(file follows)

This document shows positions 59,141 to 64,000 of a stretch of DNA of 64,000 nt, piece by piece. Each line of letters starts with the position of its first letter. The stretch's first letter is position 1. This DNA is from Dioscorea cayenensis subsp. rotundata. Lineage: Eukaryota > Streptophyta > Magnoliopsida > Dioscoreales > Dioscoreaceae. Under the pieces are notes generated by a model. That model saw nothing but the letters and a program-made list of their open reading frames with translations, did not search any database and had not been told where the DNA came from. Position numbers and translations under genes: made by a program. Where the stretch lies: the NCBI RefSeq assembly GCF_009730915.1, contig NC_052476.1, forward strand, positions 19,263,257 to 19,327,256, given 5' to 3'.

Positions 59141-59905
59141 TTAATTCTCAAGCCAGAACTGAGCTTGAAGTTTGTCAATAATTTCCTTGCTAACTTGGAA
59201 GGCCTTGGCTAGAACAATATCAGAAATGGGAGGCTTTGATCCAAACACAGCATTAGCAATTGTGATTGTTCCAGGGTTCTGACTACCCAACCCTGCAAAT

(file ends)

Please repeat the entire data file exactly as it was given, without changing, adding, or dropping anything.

This document shows positions 59,141 to 64,000 of a stretch of DNA of 64,000 nt, piece by piece. Each line of letters starts with the position of its first letter. The stretch's first letter is position 1. This DNA is from Dioscorea cayenensis subsp. rotundata. Lineage: Eukaryota > Streptophyta > Magnoliopsida > Dioscoreales > Dioscoreaceae. Under the pieces are notes generated by a model. That model saw nothing but the letters and a program-made list of their open reading frames with translations, did not search any database and had not been told where the DNA came from. Position numbers and translations under genes: made by a program. Where the stretch lies: the NCBI RefSeq assembly GCF_009730915.1, contig NC_052476.1, forward strand, positions 19,263,257 to 19,327,256, given 5' to 3'.

Positions 59141-59905
59141 TTAATTCTCAAGCCAGAACTGAGCTTGAAGTTTGTCAATAATTTCCTTGCTAACTTGGAA
59201 GGCCTTGGCTAGAACAATATCAGAAATGGGAGGCTTTGATCCAAACACAGCATTAGCAATTGTGATTGTTCCAGGGTTCTGACTACCCAACCCTGCAAAT